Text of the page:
Sunday, November 19, 2006
Tech Geeks vs the Game Warriors
A chat with my delightfully geeky boss this morning made me realize a clear battle is emerging in the gaming universe....not just between consoles, but between the players that use them. For a long time, Nintendo reigned as king, putting even the great Atari to shame with the release of the Nintendo Entertainment System and more games than any of us knew what to do with. Sega waved it's hands winningly and some were wooed, but mostly we remained committed as the Super NES hit the market and kept on rocking, earning a quick name as the best system of all time. Turbografx 16 and Sega Saturn made brief explosions in the sky, but honestly, it was all about Nintendo for a long, long time.
With almost no warning whatsoever, Sony suddenly arrived and swallowed the market. Whole. How they did it, no one is exactly sure, but some people seem to think it was in the same way that Nintendo succeeded so beautifully back in the day-games, games, games. Playstation 1 had hundreds of games out for it before most of us bought the console itself. With that overwhelming of a selection, could Sony really alienate anybody? And if PS1 conquered the market, the release of Playstation 2 cemented it as the fastest selling gaming console in all history and presented Sony with their crown. Backwards compatibility? Dev kits for game developers? The best graphics the world had seen so far? What else did the gamers of the world need?
Later down the line, Microsoft brought the XBox onto the scene to complete with PS2. With it's bulky body and controllers so ridiculously oversized they could double as blunt weapons, it seemed specifically marketed at the main demographic of gamers:men between18-25. XBox began to develop a name for it's focus on male oriented software and top of the line graphics and gave Sony a little competition. Nintendo floundered about in the background with the Gamecube, but at this point was considered by many to be a child oriented console. Mostly, people still played a lot of PS2.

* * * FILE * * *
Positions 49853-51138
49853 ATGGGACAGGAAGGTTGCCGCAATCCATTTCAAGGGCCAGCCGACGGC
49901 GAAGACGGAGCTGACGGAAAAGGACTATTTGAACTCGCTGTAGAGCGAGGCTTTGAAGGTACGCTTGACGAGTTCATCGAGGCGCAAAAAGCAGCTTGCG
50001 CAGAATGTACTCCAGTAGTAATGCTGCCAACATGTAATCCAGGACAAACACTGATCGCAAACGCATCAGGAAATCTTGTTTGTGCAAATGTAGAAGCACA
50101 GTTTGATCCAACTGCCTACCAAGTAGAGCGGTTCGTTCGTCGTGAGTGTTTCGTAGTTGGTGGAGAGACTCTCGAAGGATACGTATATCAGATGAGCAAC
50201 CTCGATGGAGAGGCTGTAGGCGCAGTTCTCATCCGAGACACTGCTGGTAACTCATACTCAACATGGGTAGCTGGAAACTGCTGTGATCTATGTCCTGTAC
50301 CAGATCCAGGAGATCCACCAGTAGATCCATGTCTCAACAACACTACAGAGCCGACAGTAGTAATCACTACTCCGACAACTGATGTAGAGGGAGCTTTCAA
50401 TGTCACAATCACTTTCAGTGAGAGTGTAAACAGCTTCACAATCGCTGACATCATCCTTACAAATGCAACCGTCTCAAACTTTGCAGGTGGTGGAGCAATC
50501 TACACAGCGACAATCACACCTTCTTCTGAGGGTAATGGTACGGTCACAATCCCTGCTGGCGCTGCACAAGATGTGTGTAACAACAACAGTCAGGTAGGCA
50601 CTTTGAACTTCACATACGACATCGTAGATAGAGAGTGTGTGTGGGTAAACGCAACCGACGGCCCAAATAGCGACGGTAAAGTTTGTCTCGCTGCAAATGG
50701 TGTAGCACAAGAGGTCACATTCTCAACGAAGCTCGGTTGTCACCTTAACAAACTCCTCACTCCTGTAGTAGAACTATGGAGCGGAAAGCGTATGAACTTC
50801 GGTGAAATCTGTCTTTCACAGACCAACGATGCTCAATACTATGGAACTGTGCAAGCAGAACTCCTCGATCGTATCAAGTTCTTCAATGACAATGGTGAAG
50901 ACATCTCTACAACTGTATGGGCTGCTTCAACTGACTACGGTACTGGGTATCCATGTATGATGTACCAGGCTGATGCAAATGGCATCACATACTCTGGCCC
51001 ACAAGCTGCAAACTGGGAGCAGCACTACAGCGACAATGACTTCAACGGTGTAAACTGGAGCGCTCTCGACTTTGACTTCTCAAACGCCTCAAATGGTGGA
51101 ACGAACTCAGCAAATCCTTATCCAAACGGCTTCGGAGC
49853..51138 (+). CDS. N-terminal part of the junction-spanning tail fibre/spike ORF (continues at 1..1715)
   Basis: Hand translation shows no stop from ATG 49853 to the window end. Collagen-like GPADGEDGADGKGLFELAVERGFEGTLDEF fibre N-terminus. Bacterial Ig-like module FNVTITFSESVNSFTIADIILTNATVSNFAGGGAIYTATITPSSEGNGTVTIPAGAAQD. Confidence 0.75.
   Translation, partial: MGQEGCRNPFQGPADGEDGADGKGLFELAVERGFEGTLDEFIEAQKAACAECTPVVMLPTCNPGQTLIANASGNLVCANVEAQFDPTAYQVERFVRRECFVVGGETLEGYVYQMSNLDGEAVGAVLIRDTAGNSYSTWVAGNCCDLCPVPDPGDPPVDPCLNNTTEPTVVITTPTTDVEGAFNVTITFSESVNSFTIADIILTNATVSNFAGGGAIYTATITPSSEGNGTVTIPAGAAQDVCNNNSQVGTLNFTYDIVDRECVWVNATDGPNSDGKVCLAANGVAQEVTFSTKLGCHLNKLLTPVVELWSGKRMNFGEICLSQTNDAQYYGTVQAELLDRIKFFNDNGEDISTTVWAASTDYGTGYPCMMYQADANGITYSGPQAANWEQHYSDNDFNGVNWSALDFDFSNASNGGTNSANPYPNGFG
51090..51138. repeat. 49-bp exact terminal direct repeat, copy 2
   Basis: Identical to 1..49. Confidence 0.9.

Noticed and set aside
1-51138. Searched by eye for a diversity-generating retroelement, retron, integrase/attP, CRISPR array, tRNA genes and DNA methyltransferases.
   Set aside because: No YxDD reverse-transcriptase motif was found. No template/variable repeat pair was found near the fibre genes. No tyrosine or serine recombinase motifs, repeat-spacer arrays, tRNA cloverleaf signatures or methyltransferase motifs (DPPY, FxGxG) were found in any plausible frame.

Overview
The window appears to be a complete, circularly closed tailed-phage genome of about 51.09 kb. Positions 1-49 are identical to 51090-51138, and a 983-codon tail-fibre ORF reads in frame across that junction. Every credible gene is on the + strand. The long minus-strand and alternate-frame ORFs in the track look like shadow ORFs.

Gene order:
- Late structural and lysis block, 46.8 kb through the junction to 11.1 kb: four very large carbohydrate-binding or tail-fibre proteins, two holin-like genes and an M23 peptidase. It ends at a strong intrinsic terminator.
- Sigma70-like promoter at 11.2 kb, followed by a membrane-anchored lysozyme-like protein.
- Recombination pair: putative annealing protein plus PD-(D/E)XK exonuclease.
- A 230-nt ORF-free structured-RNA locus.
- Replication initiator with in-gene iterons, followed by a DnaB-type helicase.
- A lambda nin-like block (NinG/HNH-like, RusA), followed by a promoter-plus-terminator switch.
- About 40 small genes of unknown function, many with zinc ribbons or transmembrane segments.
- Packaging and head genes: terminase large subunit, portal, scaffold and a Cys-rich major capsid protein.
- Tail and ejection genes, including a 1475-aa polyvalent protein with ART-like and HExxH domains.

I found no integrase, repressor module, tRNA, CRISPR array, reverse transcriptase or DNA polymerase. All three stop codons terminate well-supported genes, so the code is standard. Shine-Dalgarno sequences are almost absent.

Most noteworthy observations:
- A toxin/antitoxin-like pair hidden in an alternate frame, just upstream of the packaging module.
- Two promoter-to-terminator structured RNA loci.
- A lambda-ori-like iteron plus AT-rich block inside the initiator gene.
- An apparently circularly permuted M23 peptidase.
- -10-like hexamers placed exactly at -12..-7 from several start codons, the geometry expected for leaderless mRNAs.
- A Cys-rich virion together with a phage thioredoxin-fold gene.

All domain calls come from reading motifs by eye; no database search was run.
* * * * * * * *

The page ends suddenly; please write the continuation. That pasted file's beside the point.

And now, we stand at the dawning of yet another new era in game evolution. Nintendo has gained back some of the market with the Nintendo DS, which seems to have won a great success over the much anticipated PSP. XBox has released the 360 and expanded it's vision for it's software (due in no small part to lack of success in Japan). While everyone knew what to expect form the PS3, it was a bit of a shock to see Nintendo suddenly reemerge as a major contender again with a console with a completely innovative new controller, the ability to download past game libraries and best of all, a vision for a system that could possibly involve a whole new demographic of gamers. There hasn't been such an exciting clash of swords in the game world in a long time. But now, back to my original point: this current state of affairs sets us up for an obvious battle-tech geek gamer elite for the PS3 versus old school creatives for the Wii. It seemed possible that Nintendo could emerge victorious just based on price-the $600 price tag for PS3 seemed to turn off a lot of gamers, not surprisingly. But in the recent launch, Sony fans seemed as rabid as ever, standing in line over a week to be the first to obtain the console.
Now, it seems all we have to do is wait to see how the picture unfolds. Either way, it's likely to mark the industry permanently, swaying third party developers towards specific consoles. I wonder if Sony has any hope of winning. As much as I have been a fan of Playstation, I personally think the PS3 is a strategic mistake for Sony. It alienates a lot of players with it's tremendous cost. Worst of all, it leaves out a lot of children. Having been a kid whose love affair with games started at a very young age, it troubles me to think of other kids being cheated out of the opportunity. On the other hand, they'll very likely end up Wii players, considering the system's reasonable price and active play system. It sets things up looking very pretty for Nintendo. But still, you never know.
Regardless, it's a thrilling time to still be in love with games.